Failure is a common occurrence in many operational contexts involving knowledge work. Concentrating on highly critical cardiac surgery operations, we investigate how failure affects subsequent performance over time. In addressing our research questions, we draw on the sensemaking perspective and incorporate behavioral aspects of failure that are often overlooked. We develop three hypotheses on the effects of failure (i.e., in-hospital mortality of a patient) and test them with a unique data set of 4,306 cardiac surgery operations from a large European hospital, spanning five years. Our findings show that while failure promotes learning over time and improves task execution quality (as measured by patients' reduced length of stay) in the long term, its effect is the opposite in the short term. Our work also unravels how relational dynamics (i.e., familiarity) may reduce the short-term effects of failure. We find evidence that team familiarity mitigates the detrimental effects of recent failures. This implies that certain team assignment strategies after failure (e.g., putting individuals into familiar teams) may be preferable than others. We explore and illustrate this by conducting a policy simulation based on our data. This article provides new insights into how operations managers can support their employees in moving forward after failure.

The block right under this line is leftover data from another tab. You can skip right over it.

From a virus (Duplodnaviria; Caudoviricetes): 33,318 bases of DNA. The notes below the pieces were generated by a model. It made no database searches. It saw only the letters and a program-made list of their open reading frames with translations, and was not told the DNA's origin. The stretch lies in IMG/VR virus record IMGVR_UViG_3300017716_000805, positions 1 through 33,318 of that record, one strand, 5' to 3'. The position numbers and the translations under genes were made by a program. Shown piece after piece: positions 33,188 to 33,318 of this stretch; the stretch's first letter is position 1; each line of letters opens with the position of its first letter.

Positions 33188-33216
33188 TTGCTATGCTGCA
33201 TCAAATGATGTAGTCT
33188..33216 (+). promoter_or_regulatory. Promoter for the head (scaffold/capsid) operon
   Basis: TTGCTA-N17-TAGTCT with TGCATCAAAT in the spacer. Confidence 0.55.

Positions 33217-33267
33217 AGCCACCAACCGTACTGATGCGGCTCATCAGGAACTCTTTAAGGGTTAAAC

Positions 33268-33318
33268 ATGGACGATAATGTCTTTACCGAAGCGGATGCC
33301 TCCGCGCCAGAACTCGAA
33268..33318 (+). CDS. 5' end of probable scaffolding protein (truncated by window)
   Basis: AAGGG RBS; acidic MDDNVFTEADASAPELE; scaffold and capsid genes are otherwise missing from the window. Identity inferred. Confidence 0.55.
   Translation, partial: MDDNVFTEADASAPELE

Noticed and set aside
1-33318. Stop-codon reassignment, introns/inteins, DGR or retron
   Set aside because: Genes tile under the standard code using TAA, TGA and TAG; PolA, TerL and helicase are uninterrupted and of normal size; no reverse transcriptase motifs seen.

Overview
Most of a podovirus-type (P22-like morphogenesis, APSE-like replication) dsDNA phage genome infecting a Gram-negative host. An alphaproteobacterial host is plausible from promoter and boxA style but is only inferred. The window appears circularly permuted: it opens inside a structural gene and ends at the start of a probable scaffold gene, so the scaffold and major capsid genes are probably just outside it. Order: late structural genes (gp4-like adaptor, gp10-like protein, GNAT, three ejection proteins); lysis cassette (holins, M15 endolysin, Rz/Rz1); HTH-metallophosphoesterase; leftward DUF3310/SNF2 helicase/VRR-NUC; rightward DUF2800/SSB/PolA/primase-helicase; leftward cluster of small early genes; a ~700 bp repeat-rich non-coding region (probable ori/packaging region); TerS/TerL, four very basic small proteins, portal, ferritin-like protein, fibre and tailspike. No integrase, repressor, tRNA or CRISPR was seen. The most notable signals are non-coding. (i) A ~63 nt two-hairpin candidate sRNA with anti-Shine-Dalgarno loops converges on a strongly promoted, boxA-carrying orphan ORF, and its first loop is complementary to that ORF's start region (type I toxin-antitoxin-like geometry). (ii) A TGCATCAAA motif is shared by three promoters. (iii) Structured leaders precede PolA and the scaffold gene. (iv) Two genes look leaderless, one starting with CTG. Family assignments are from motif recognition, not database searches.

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Journal of Operations Management
Department of Rehabilitation Medicine

Avgerinos, E. (Emmanouil), Gokpinar, B. (Bilal), & Fragkos, I. (2019). The effect of failure on performance over time: The case of cardiac surgery operations. Journal of Operations Management. doi:10.1002/joom.1068